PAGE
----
Sydneysiders make a big deal out of Melbourne’s weather. Perhaps rightly so – we’ve never stayed long enough to find out what it’s really like. But walking the streets of sunny St Kilda this morning (actually, it’s cloudy and a bit dull) we came to the conclusion that Melbourne is not that cold. Not as much as the propaganda from Sydney would have you believe, anyway.
And we weren’t particularly rugged up, either. Our coat strangely disappeared in the pub last night. So the morning walk was just in a long sleeve shirt. We don’t know what it is. But 8 degrees in Sydney feels colder than 8 degrees in Melbourne.
There’s no chill in the markets though. The Dow Jones and the S&P are on fire. The investment world is ‘shrugging off’ all the problems being hurled at it. Greece, Ireland, Portugal, China raising rates, the end of QEII. No worries.
That’s the way it works in a world dominated by the all-pervading power of central banks. There’s seemingly no problem that can’t be fixed by printing money or allowing banks to borrow for almost zero cost.
And now the European Central Bank has found a way to set monetary policy for Germany and France, without punishing the weaker countries. Overnight, the ECB increased rates by 25 basis points to a whopping 1.5 per cent.
But it’s not just interest rates that are changing. The rules of the game are as well. The FT reports:
The euro recovered from session lows against the dollar after the European Central Bank said it had decided to suspend the minimum rating requirement threshold for Portuguese government debt that can be used by banks as collateral for loans from the central bank.
The move followed a sharp drop in the single currency on Wednesday as a downgrade of Portuguese government debt sparked fresh concerns over financial contagion from the eurozone debt crisis, sending the yields on the government debt of countries on the periphery of the region higher.
“The decision by the ECB to suspend collateral rules for Portugal is clearly a direct, and rapid, response to the downgrade we saw for Portugal earlier in the week,” said Charles Diebel at Lloyds Bank Corporate Markets
“As such, they signal their determination to keep liquidity provision channels open almost at any cost.”
Substitute ‘change’ for ‘suspend’ and you have the story. Central bank balance sheets in the world’s main financial centres are becoming a repository for dodgy debt – the stuff that won’t be repaid or serviced.
The central bankers think they have found a way to prolong the game of perpetual debt. And in a way they have. Take the debt out of the private market, refuse to write it down to its true value and think that no one will notice.
But the market will notice, eventually. We have no idea when ‘eventually’ comes, but it will be when you least expect it. A currency is only as good as a central bank’s balance sheet. And the deterioration you’re seeing will eventually (there’s that word again) destroy currencies. Which will in turn create major social upheaval.
Lenin knew all about it. He said the best way to overturn capitalist society was to debauch the currency. That’s what happening, imperceptibly, now. It will be a slow-motion train wreck that no one notices until it’s all too late.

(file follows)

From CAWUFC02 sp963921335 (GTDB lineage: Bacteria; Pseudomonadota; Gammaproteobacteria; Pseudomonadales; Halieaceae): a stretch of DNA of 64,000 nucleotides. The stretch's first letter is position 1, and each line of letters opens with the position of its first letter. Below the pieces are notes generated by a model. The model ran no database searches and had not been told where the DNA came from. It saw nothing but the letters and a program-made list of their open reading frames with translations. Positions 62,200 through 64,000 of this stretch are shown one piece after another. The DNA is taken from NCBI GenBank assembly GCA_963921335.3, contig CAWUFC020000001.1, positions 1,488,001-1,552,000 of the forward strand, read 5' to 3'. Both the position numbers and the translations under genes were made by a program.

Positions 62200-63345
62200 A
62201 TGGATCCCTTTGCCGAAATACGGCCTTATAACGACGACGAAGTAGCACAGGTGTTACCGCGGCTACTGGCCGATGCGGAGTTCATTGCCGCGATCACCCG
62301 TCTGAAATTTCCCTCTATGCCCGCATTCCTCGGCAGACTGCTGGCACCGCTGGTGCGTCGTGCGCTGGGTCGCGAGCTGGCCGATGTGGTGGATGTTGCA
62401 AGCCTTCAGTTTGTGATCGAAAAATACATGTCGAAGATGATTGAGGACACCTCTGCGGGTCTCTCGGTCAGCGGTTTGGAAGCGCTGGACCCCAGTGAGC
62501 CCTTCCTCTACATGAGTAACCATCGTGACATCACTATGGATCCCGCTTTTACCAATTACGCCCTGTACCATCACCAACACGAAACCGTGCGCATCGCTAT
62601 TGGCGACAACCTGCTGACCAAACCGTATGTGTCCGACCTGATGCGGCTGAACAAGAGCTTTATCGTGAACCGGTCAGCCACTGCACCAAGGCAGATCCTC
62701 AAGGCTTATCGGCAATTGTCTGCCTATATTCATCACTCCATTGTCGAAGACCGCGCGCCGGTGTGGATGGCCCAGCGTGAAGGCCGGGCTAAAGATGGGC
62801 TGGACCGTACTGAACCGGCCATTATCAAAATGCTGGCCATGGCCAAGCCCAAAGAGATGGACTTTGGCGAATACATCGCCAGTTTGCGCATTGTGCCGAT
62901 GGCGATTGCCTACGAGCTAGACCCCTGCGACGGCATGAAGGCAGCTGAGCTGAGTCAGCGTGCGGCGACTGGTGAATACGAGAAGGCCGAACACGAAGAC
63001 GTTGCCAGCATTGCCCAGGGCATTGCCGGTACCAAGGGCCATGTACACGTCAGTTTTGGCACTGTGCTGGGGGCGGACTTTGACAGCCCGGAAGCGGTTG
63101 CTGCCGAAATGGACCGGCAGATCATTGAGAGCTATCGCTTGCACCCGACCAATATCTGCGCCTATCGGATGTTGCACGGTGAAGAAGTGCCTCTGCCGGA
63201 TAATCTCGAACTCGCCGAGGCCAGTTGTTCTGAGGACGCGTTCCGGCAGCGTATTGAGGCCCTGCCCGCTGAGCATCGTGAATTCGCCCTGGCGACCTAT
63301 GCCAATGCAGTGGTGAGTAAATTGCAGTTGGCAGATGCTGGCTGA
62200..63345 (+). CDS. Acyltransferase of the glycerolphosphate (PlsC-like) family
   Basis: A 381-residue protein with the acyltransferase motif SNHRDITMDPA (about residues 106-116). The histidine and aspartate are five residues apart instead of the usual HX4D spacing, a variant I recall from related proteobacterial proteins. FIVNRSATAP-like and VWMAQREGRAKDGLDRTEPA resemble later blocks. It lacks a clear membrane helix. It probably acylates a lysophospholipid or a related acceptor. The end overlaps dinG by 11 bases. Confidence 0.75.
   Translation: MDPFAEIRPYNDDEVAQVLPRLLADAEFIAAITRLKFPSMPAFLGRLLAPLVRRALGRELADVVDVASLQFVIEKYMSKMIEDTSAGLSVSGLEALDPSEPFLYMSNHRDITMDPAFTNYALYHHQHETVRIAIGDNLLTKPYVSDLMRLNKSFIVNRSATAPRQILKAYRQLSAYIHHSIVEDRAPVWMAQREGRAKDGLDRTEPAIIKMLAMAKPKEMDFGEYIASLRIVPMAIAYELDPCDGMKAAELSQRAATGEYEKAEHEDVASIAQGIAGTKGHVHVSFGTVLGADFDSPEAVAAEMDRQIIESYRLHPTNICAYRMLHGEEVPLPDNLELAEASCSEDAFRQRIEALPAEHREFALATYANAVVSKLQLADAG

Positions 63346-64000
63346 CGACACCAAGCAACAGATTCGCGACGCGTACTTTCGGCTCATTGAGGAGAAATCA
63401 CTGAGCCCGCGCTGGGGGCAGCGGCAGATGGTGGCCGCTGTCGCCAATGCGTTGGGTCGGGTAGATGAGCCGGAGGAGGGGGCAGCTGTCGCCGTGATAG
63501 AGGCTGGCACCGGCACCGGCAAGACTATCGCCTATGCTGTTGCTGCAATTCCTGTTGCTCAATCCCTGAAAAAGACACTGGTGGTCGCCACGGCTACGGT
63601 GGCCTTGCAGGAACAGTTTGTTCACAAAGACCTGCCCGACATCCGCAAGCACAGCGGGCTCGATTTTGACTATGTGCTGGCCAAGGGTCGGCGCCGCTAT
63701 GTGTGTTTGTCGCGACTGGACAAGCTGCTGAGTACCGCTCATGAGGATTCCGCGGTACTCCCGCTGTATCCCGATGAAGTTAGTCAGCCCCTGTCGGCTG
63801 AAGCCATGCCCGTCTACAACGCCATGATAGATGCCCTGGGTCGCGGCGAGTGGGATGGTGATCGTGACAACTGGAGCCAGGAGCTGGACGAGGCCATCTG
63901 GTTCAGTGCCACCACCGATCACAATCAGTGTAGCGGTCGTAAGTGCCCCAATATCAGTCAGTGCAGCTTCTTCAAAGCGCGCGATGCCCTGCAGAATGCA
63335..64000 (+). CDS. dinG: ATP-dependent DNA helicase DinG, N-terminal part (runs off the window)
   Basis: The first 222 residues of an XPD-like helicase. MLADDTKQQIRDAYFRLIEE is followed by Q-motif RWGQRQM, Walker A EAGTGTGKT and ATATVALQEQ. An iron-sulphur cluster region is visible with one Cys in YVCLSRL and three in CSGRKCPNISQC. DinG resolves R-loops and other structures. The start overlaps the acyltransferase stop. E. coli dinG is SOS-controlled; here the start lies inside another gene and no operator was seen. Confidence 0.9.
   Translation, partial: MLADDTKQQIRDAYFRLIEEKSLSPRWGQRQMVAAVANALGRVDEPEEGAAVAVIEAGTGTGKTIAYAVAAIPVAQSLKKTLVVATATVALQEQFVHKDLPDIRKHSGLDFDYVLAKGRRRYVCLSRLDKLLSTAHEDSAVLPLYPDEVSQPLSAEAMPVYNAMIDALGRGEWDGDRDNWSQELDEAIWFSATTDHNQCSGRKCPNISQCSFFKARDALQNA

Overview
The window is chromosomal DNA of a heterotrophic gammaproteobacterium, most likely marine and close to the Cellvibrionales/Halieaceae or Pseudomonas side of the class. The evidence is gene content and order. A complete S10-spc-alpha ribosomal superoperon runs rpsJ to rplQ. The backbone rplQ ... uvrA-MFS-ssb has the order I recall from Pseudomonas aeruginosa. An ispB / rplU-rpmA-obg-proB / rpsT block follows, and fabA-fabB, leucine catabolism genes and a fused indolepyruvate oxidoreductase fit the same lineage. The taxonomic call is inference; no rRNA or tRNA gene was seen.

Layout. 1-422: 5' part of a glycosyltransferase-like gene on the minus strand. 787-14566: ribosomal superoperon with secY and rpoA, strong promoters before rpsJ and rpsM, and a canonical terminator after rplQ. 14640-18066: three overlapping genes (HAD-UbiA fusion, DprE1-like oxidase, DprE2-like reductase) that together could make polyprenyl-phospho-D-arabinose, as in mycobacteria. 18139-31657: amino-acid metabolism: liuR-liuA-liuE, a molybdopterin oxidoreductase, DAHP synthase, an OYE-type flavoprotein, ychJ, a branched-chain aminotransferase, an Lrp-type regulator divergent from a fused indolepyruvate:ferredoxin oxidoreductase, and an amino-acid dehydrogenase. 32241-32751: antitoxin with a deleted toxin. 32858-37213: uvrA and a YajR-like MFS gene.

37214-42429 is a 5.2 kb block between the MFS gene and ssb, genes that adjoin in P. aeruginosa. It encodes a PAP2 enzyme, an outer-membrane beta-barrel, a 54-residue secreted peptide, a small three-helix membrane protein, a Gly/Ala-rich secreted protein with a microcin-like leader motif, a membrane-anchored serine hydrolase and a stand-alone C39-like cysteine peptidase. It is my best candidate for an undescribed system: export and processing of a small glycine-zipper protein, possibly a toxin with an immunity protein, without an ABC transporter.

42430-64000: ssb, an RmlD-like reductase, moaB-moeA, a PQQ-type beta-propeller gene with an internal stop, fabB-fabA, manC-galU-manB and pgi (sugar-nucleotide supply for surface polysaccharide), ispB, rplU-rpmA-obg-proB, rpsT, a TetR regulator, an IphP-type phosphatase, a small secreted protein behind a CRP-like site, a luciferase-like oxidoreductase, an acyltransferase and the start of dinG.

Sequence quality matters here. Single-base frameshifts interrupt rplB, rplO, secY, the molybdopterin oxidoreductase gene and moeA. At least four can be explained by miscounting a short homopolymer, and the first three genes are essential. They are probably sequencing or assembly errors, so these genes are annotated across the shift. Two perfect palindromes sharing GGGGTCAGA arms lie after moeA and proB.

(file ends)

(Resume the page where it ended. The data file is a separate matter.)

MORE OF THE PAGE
Many think that a good crisis is what’s needed to return to free market principles and ensure the economy can again grow in a sustainable way. We’d love to think that but it’s not realistic.
We had a good crisis in 2008 but it was used by the elites to gain greater power. Insanely, when there’s a crisis society looks to those who caused it for relief and salvation. Unless change is demanded, we’ll just get more of the same.
And more of the same means that eventually we all become Greece, without the good bits. The quote below is worth pondering. It is taken from an essay written in February 2010 by Anita Acavalos about Greek society’s political attitude. It also demonstrates why politicians are not there to help you. They are there to spend your money and entrench their own power.
…in regions that are liable to sway either way politicians have a built in incentive to promise the constituents more than everyone else. The result is almost like a race for the person able to promise more, and thus the system seems by its very nature to weed out politicians that tell people the honest and unpalatable truth or disapprove of handouts. This has led people to think that if they are in a miserable situation it is because the government is not trying hard enough to satisfy their needs or is favouring someone else instead of them. When the farmers protest it is not just because they want more money, it is because they are convinced (sometimes even rightly so) that the reason why they are being denied handouts is that they have been given to someone else instead. It is the combination, therefore, of endless government pandering and patronages that has led to the population’s irresponsible attitude towards money and public finance. They believe that the government having the power to legislate need not be prudent, and when the government says it needs to cut back, they point to the rich and expect the government to tax them more heavily or blame the capitalist system for their woes.
Markets and Money Australia